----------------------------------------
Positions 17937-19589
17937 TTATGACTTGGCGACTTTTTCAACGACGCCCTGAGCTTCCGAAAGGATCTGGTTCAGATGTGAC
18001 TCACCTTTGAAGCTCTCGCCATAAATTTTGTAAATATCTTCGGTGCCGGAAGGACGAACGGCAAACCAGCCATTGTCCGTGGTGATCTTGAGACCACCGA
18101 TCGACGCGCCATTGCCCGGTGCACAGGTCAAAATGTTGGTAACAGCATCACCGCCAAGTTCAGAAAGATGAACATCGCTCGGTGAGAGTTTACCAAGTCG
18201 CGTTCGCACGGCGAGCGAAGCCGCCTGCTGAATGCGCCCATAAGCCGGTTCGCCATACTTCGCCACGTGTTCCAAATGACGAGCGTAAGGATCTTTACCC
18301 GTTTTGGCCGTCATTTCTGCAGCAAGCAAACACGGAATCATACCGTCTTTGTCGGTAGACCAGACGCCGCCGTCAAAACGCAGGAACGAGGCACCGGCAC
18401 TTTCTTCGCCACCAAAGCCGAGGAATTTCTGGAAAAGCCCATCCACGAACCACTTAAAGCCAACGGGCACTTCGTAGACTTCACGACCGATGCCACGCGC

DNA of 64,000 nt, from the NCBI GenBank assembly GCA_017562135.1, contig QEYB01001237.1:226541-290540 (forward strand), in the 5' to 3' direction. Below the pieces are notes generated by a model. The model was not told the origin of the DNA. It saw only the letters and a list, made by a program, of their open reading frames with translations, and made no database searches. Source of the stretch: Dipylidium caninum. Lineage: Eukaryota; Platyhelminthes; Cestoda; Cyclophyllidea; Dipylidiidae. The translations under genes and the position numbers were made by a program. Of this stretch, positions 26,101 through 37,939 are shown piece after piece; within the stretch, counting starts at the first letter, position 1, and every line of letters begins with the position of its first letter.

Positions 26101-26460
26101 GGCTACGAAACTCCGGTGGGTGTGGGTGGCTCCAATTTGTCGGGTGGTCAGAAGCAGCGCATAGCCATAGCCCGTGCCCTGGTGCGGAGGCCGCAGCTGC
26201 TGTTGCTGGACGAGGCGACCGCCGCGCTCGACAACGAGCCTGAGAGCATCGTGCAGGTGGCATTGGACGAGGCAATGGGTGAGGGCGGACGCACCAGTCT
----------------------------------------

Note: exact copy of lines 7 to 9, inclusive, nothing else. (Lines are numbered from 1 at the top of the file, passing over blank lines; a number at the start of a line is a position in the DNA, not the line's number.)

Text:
18401 TTTCTTCGCCACCAAAGCCGAGGAATTTCTGGAAAAGCCCATCCACGAACCACTTAAAGCCAACGGGCACTTCGTAGACTTCACGACCGATGCCACGCGC

DNA of 64,000 nt, from the NCBI GenBank assembly GCA_017562135.1, contig QEYB01001237.1:226541-290540 (forward strand), in the 5' to 3' direction. Below the pieces are notes generated by a model. The model was not told the origin of the DNA. It saw only the letters and a list, made by a program, of their open reading frames with translations, and made no database searches. Source of the stretch: Dipylidium caninum. Lineage: Eukaryota; Platyhelminthes; Cestoda; Cyclophyllidea; Dipylidiidae. The translations under genes and the position numbers were made by a program. Of this stretch, positions 26,101 through 37,939 are shown piece after piece; within the stretch, counting starts at the first letter, position 1, and every line of letters begins with the position of its first letter.

Positions 26101-26460